Additional Research is Underway to Help Crystallize the Link Between BMAA and Alzheimer’s

The connection between the toxin and brain disease is still relatively new and more research needs to be done. The finding is significant however, as researchers believe these types of findings could provide early warnings of toxic exposure in humans and contribute to Alzheimer’s research.

How to Avoid Toxic Algae Exposure

A harmful algal bloom can occur in water bodies around the world and can affect those who use these water bodies for recreation, agricultural, or drinking. People can be exposed to such toxins when they swim, wade, or play in or near contaminated water; eat contaminated fish or shellfish; or use contaminated drinking water. The severity of illness and symptoms can vary depending on the type of exposure and the type of toxin.

The main routes of exposure to harmful algae bloom toxins are:

• Skin contact (through activities like swimming)
• Inhalation (by breathing in tiny airborne droplets or mist contaminated with the toxins)
• Ingestion (by eating or drinking food or water contaminated with the toxins)

Blue-green algae blooms usually occur in late summer and early fall. Experts urge people to avoid visible blooms — bodies of water with blue, green or brown foam on top — and to keep pets from making contact with water showing signs of it.

• Avoid entering or playing in bodies of water that:

o smell bad
o look discolored
o have foam, scum, or algal mats on the surface
o contain or are near dead fish or other dead animals (for example, do not enter a body of water if dead fish have washed up on its shore or beach)

• Follow local or state guidance if you are notified that your tap water contains algal toxins.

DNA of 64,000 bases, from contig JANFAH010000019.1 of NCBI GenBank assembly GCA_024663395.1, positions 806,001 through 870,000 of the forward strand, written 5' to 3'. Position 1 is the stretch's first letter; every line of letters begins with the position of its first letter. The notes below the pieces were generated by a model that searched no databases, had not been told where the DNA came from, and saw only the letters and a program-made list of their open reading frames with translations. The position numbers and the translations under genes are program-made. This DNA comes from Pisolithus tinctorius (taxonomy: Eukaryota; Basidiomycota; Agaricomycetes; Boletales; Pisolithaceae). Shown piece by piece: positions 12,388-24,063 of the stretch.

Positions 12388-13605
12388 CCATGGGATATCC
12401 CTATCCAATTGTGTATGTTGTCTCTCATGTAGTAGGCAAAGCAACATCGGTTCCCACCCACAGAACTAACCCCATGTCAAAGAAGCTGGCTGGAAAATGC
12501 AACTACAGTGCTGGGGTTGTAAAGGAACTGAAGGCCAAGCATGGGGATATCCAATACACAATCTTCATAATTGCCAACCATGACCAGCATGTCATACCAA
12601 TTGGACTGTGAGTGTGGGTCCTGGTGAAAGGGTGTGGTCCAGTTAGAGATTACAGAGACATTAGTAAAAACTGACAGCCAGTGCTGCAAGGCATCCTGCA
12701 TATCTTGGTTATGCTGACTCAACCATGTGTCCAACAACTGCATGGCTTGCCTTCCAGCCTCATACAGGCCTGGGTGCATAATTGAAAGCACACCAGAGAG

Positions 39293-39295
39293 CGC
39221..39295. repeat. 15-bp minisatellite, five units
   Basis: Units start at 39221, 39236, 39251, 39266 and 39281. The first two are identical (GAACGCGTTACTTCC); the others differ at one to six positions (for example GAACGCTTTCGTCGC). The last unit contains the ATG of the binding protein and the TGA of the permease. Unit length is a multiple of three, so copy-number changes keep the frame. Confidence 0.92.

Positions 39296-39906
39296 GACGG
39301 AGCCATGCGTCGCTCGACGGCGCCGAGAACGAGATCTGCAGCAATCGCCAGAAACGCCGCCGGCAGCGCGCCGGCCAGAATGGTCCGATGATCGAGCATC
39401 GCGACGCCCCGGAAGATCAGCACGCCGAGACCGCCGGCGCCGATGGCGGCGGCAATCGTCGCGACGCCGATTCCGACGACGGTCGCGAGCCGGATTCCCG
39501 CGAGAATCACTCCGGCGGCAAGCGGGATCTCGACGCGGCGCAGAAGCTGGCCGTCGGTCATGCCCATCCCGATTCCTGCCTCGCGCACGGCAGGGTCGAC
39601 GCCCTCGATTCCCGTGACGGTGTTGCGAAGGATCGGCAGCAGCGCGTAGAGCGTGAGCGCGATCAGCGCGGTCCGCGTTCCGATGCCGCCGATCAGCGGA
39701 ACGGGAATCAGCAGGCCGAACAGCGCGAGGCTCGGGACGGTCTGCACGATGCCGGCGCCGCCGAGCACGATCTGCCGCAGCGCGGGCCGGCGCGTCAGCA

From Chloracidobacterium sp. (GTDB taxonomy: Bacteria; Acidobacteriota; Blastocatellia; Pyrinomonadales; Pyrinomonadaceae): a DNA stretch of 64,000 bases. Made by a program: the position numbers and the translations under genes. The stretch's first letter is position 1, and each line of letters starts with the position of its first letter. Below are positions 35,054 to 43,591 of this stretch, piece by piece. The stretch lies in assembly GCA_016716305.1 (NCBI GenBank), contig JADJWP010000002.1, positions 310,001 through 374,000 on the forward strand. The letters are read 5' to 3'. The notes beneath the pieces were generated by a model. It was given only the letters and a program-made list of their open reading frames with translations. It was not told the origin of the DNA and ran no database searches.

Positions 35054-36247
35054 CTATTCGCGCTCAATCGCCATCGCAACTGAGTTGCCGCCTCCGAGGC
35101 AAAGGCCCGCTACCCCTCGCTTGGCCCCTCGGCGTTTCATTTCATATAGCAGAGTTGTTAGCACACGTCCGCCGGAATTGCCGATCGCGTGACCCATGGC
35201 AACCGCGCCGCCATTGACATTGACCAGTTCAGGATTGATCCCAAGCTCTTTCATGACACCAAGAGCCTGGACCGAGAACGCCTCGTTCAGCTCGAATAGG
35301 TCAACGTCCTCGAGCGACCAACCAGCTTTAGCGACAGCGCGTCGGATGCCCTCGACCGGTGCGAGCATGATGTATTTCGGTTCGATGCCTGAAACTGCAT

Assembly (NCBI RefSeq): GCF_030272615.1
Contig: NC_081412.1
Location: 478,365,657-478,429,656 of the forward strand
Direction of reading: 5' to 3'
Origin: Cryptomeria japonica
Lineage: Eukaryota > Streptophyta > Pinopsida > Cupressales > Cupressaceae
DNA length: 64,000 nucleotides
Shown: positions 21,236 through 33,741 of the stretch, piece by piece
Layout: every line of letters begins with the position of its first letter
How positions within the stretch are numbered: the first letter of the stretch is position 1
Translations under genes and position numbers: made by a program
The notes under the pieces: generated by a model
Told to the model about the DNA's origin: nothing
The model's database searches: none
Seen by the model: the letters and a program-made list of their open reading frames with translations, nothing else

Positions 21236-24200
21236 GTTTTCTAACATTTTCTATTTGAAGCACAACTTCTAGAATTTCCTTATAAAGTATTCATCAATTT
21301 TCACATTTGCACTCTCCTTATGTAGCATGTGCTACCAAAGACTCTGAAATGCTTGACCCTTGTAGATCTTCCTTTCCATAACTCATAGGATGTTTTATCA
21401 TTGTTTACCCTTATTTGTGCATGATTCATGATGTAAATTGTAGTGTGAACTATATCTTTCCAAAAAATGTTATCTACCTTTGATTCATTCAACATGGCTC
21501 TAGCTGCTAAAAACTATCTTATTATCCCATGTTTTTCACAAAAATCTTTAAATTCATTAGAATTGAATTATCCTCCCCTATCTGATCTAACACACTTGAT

• Note that boiling water does not remove algal toxins and can increase the amount of toxin in the water by concentrating it.

• Be aware of advisories and health risks related to consuming contaminated fish and shellfish. For more information, see the Environmental Protection Agency’s (EPA) Choose Fish and Shellfish Wisely web pages.

Medicaid Asset Protection for Loved Ones with Alzheimer’s

Do you have a loved one who is suffering from Alzheimer’s or another form of dementia? Persons with Alzheimer’s and their families face special legal and financial needs. At the Farr Law Firm, we are dedicated to easing the financial and emotional burden on those suffering from dementia and their loved ones. We help protect the family’s hard-earned assets while maintaining your loved one’s comfort, dignity, and quality of life by ensuring eligibility for critical government benefits such as Medicaid and Veterans Aid and Attendance. Please call us as soon as possible to make an appointment for an initial consultation:

Alzheimer’s Disease Planning Fairfax: 703-691-1888
Alzheimer’s Disease Planning Fredericksburg: 540-479-1435
Alzheimer’s Disease Planning Rockville: 301-519-8041
Alzheimer’s Disease Planning DC: 202-587-2797

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About Renee Eder

Renee Eder is the Director of Public Relations for the Farr Law Firm, and gives the voice to the Critters of Critter Corner. Renee’s poodle, Penny, is an official comfort dog who she and her children bring to visit with seniors who are in the early stages of dementia at a local senior home once a month.